Theme II:

Upon successful completion of this unit, students should be able to:

  1. Discuss the interplay of medical, scientific, social, cultural, political, economic and ethical factors in health promotion
  2. Describe and compare medical, behavioural and socio-environmental approaches to health promotion
  3. Explain key concepts in medical screening and diagnostic programs including validity and reliability of these programs
  4. Describe the relationship between exposure, causation and risk factors for disease and morbidity in populations
  5. Appraise a health promotion program
  6. Source and interpret biostatistical information relevant to health and disease in populations across a range of contexts (e.g. rural, indigenous, refugee vulnerable/'at-risk' populations)
  7. Describe the characteristics of different study designs used in population health and clinical research
  8. Describe the role of health care services and the essential roles of systems in maintaining health and in monitoring, managing and preventing disease across a range of contexts (e.g. rural, indigenous, vulnerable/'at-risk' populations)
  9. Describe sources of information used to support clinical decision making and management in health care
  10. Describe human and organisational factors that may impact upon patient care
  11. Outline the structure of medical literature and the roles of the different academic styles of writing
  12. Search effectively and efficiently medical research information and data from personal, print and electronic sources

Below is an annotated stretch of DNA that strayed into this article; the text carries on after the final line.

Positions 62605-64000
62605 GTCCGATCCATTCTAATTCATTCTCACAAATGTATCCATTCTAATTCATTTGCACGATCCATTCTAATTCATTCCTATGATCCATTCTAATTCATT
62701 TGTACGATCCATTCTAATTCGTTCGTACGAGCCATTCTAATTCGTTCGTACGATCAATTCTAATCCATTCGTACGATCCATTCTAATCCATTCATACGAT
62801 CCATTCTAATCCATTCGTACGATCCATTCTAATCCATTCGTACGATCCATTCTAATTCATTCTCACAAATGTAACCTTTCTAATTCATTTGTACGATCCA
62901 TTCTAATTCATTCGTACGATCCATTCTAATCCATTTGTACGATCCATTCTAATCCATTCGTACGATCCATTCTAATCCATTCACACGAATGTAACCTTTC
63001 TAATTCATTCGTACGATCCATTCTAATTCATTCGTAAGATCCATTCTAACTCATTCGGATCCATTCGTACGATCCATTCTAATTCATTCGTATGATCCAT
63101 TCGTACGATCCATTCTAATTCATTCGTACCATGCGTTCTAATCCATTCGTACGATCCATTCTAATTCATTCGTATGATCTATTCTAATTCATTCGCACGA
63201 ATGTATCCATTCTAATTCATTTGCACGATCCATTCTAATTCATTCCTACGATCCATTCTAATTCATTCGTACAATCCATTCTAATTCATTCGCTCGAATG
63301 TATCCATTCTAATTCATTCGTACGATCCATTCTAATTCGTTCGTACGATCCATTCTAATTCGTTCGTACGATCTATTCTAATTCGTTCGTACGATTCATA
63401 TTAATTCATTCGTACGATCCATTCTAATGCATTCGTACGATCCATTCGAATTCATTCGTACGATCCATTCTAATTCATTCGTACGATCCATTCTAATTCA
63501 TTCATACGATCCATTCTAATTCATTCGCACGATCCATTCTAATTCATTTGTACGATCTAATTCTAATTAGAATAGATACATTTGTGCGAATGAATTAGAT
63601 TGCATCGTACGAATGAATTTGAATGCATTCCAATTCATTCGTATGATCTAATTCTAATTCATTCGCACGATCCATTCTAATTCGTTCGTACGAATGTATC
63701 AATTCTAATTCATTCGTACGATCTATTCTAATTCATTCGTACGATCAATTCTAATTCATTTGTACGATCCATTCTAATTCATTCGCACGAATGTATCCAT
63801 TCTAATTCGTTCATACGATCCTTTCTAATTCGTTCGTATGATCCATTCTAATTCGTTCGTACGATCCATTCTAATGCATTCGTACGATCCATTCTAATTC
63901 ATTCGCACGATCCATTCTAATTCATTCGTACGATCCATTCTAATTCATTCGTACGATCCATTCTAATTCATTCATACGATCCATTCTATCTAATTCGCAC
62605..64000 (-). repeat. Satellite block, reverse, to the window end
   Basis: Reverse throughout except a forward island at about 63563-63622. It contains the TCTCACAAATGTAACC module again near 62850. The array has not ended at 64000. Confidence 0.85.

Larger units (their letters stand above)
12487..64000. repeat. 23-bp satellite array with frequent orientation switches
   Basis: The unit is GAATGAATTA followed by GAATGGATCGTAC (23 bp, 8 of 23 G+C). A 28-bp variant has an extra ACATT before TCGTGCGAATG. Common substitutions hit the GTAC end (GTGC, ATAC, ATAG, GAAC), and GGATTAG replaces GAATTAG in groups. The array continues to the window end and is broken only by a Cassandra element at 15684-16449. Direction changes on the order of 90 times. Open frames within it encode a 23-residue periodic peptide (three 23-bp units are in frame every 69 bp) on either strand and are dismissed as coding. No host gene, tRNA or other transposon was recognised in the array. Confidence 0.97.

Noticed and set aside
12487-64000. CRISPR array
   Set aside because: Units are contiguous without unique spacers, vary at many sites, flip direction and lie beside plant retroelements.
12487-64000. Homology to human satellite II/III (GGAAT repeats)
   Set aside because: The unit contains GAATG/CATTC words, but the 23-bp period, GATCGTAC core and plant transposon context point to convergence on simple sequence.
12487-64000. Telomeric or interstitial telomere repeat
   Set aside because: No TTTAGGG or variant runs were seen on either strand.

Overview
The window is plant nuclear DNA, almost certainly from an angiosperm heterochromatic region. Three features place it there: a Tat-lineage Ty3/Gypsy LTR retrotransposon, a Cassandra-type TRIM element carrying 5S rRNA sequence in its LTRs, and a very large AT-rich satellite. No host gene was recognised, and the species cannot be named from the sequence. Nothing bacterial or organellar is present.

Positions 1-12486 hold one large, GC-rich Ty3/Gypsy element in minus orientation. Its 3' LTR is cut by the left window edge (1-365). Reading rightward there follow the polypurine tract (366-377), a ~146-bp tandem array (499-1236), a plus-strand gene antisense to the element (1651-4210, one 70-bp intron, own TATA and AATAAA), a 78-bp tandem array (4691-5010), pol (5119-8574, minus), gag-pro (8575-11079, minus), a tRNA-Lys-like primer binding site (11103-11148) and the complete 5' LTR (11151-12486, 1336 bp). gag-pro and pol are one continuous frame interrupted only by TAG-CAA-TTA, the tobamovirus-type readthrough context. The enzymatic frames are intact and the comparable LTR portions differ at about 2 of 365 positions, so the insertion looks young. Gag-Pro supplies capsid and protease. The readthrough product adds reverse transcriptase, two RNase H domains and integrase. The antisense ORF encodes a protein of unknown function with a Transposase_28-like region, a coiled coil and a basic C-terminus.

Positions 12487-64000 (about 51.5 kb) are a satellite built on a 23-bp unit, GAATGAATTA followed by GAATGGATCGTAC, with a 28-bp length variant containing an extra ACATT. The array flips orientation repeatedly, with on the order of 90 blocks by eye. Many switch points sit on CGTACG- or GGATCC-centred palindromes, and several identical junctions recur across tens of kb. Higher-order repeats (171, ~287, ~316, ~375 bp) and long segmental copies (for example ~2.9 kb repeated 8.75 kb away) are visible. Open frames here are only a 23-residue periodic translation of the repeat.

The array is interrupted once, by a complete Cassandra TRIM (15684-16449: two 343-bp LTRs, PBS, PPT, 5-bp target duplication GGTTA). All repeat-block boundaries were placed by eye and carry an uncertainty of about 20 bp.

13. Organise and manage information sourced from medical research publications and popular information sources
  14. Critically appraise articles in medical and health care literature.

Theme III:

Upon successful completion of this unit, students should be able to:

  1. discuss the relevance of biomedical science to the practice of respiratory, endocrine, haemopoetic and renal medicine, and apply knowledge in these areas in an integrative manner to the understanding of particular cases or clinical issues
  2. describe the structure and function of the healthy respiratory and renal, endocrine systems and the formation and function of blood
  3. discuss the mechanisms and effects of selected common pathologies affecting these systems
  4. outline therapeutic agents commonly used to deal with disorders of these systems
  5. give an account of the interactions of these systems in the maintenance of homeostasis, drawing upon knowledge acquired in preceding semesters
  6. discuss the relevance of biomedical science to the practice of medicine in the areas of endocrinology and metabolism, gastroenterology and nutrition, and apply knowledge in these areas in an integrative manner to the understanding of particular cases or clinical issues
  7. describe the role of endocrine systems in normal and pathological function
  8. discuss the normal growth pattern and the attendant nutritional requirements of individuals from birth to adulthood, recognise the sources of deviation from such normal patterns and appreciate the role of nutrition in health and disease, taking account of social and cultural influences
  9. describe the anatomy and physiology of the gastrointestinal tract and comprehend the pathophysiology of common symptoms and major diseases of the gastrointestinal tract
  10. outline therapeutic agents relevant for endocrine, gastrointestinal conditions.

Student Project Cases:

On the completion of this activity students will be able to:

  1. integrate information from the four curriculum themes based on the range of learning activities, including self-directed research
  2. integrate and synthesise information from different body systems and human perspectives in the appreciation of clinical issues